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Technical Career Pathways for High School Students

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A TSTC Auto Collision and Management Technology instructor (left) shows visiting high school students a class project, a sun visor for a 1927 Durant automobile that was fabricated by his students, during the college's Discovery Day on Thursday, Nov. 30. (Photo courtesy of TSTC.)
A TSTC Auto Collision and Management Technology instructor (left) shows visiting high school students a class project, a sun visor for a 1927 Durant automobile that was fabricated by his students, during the college’s Discovery Day on Thursday, Nov. 30. (Photo courtesy of TSTC.)
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HARLINGEN, Texas – More than 900 high school students and visitors, including some from as far away as San Antonio, toured Texas State Technical College’s Harlingen campus during Discovery Day on Thursday, Nov. 30, to learn more about the career pathways and state-of-the-art technologies that are available at the college.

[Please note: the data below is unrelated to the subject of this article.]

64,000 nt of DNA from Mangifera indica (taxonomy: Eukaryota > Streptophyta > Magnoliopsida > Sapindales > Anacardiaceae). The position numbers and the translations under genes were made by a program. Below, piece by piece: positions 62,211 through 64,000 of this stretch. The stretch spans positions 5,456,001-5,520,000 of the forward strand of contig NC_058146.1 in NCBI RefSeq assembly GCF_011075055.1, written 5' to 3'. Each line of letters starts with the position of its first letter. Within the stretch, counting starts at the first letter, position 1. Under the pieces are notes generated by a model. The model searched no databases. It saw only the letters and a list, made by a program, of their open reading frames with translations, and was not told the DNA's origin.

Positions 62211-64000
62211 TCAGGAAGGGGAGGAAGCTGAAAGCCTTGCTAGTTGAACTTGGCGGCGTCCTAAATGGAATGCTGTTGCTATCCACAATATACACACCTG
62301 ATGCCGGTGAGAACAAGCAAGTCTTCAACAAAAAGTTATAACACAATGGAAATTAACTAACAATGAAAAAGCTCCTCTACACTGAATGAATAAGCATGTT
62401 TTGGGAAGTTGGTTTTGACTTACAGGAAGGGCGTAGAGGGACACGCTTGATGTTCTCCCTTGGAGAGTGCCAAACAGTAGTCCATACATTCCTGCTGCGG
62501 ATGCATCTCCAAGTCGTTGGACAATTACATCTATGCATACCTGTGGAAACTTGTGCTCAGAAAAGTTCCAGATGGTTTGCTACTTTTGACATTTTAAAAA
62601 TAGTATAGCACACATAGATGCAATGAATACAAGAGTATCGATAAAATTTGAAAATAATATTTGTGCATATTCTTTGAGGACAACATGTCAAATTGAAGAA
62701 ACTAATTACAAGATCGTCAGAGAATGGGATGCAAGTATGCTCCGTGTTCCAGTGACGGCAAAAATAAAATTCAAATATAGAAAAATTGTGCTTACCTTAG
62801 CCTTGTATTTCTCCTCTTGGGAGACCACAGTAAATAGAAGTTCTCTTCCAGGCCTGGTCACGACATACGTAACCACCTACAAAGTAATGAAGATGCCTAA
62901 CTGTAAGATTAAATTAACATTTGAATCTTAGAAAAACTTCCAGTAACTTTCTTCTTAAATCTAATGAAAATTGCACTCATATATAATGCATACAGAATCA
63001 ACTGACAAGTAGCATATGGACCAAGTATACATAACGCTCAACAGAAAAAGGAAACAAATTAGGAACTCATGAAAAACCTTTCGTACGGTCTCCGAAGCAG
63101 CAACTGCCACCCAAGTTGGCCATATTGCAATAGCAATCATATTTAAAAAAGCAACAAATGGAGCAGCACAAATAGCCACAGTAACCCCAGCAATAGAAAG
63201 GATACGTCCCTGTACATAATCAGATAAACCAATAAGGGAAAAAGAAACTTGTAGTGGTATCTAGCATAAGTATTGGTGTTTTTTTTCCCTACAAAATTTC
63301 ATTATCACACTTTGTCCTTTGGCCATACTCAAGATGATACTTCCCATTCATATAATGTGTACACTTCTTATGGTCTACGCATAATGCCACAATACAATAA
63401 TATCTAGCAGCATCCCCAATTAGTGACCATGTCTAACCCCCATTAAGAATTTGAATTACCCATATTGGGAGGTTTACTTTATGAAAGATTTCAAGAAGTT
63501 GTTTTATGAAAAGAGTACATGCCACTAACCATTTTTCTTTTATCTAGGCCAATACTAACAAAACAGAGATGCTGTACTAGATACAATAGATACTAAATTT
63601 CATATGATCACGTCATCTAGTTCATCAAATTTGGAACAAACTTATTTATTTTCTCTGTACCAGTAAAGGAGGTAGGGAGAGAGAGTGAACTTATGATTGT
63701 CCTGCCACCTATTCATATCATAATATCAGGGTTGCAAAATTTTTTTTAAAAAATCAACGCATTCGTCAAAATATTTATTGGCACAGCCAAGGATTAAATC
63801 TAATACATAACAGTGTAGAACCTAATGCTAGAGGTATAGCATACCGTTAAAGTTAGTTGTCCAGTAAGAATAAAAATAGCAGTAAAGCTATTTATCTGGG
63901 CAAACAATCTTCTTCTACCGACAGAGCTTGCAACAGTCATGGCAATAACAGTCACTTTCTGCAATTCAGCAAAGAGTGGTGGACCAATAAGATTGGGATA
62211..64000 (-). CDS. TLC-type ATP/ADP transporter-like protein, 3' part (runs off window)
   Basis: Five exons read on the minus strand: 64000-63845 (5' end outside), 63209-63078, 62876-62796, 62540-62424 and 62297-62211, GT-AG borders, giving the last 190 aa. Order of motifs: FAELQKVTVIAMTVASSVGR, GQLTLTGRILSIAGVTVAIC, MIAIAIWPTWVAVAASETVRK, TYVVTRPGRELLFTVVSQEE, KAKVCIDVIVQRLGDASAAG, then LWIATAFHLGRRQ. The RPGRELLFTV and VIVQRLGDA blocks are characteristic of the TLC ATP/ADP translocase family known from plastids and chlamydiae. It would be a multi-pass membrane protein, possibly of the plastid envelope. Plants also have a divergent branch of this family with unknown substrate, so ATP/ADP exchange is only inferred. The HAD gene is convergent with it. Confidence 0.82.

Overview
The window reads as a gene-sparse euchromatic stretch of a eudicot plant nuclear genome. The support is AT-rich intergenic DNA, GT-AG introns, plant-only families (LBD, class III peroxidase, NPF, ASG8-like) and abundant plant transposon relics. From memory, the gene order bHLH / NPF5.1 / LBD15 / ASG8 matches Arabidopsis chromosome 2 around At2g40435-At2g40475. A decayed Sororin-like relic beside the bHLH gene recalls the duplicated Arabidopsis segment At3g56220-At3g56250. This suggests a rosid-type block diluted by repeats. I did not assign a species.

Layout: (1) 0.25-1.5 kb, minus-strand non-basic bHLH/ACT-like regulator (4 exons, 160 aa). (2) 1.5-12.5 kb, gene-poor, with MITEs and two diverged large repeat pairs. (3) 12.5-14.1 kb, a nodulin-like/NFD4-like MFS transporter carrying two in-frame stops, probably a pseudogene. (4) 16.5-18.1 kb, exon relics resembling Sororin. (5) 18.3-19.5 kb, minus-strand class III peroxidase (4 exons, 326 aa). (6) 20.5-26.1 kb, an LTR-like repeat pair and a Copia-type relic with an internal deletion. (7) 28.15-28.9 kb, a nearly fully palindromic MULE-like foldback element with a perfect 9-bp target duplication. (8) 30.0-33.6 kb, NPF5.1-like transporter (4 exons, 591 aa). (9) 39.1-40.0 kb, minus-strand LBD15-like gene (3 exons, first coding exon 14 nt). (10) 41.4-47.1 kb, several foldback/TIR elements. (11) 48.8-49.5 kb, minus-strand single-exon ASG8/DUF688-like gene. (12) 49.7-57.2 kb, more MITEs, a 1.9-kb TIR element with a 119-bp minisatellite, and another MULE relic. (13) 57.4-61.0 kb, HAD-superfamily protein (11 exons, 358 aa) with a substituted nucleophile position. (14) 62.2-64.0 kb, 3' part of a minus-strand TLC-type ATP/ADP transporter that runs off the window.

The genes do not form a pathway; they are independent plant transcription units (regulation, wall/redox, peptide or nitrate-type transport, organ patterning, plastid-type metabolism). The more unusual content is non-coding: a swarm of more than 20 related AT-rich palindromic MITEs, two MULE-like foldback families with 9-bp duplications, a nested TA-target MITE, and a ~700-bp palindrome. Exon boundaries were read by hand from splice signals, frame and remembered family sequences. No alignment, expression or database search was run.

Stephanie Garcia, TSTC’s student recruitment lead in Harlingen, said Discovery Day gave students an open door to discover how valuable TSTC can be.

“Our support services teams did a fantastic job with all of their program tours,” she said. “Students and parents who had questions met with representatives from student recruitment and enrollment. It was fantastic to see how the students enjoyed our college atmosphere.”

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Samuel Pizano, a TSTC Drafting and Design instructor, said the open house was a great icebreaker for the high school students.

“When I spoke about performance-based education (https://www.tstc.edu/you), many of the students had a positive reaction,” he said. “They also seemed to have an interest in our Architectural Design and Engineering Graphics Technology degree plan when I talked about how we do 3D modeling.”

Danny Garcia, a Zapata High School welding teacher, said the Auto Collision and Management Technology program sparked some of his students’ interest.

“Many of my students love repairing their own vehicles,” he said. “They asked questions such as what kind of paint is used on the automobiles and how students put items on a project together.”

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Cynthia Ramirez, a college and success advisor for the Region One Education Service Center, was among the visitors.

“We heard that TSTC works with students and helps them gain the knowledge so that they’re successful in life,” she said. “We can hear about what TSTC offers, but seeing the resources firsthand makes a positive impression.”

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